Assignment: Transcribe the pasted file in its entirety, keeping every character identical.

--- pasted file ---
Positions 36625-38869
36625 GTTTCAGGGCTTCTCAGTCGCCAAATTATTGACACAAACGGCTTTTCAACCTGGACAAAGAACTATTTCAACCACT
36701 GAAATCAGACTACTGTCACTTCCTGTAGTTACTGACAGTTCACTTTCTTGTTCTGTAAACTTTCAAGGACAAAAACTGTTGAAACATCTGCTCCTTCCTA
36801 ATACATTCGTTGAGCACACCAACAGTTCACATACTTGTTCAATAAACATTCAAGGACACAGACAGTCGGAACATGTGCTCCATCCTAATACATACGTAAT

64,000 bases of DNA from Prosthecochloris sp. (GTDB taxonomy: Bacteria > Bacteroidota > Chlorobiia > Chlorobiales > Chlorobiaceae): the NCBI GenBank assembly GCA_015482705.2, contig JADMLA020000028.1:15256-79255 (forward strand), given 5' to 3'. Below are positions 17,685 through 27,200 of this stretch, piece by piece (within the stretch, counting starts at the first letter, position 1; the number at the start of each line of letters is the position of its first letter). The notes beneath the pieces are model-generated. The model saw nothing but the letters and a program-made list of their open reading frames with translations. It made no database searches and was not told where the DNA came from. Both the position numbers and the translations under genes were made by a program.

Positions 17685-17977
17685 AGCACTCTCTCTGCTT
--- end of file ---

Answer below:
Positions 36625-38869
36625 GTTTCAGGGCTTCTCAGTCGCCAAATTATTGACACAAACGGCTTTTCAACCTGGACAAAGAACTATTTCAACCACT
36701 GAAATCAGACTACTGTCACTTCCTGTAGTTACTGACAGTTCACTTTCTTGTTCTGTAAACTTTCAAGGACAAAAACTGTTGAAACATCTGCTCCTTCCTA
36801 ATACATTCGTTGAGCACACCAACAGTTCACATACTTGTTCAATAAACATTCAAGGACACAGACAGTCGGAACATGTGCTCCATCCTAATACATACGTAAT

64,000 bases of DNA from Prosthecochloris sp. (GTDB taxonomy: Bacteria > Bacteroidota > Chlorobiia > Chlorobiales > Chlorobiaceae): the NCBI GenBank assembly GCA_015482705.2, contig JADMLA020000028.1:15256-79255 (forward strand), given 5' to 3'. Below are positions 17,685 through 27,200 of this stretch, piece by piece (within the stretch, counting starts at the first letter, position 1; the number at the start of each line of letters is the position of its first letter). The notes beneath the pieces are model-generated. The model saw nothing but the letters and a program-made list of their open reading frames with translations. It made no database searches and was not told where the DNA came from. Both the position numbers and the translations under genes were made by a program.

Positions 17685-17977
17685 AGCACTCTCTCTGCTT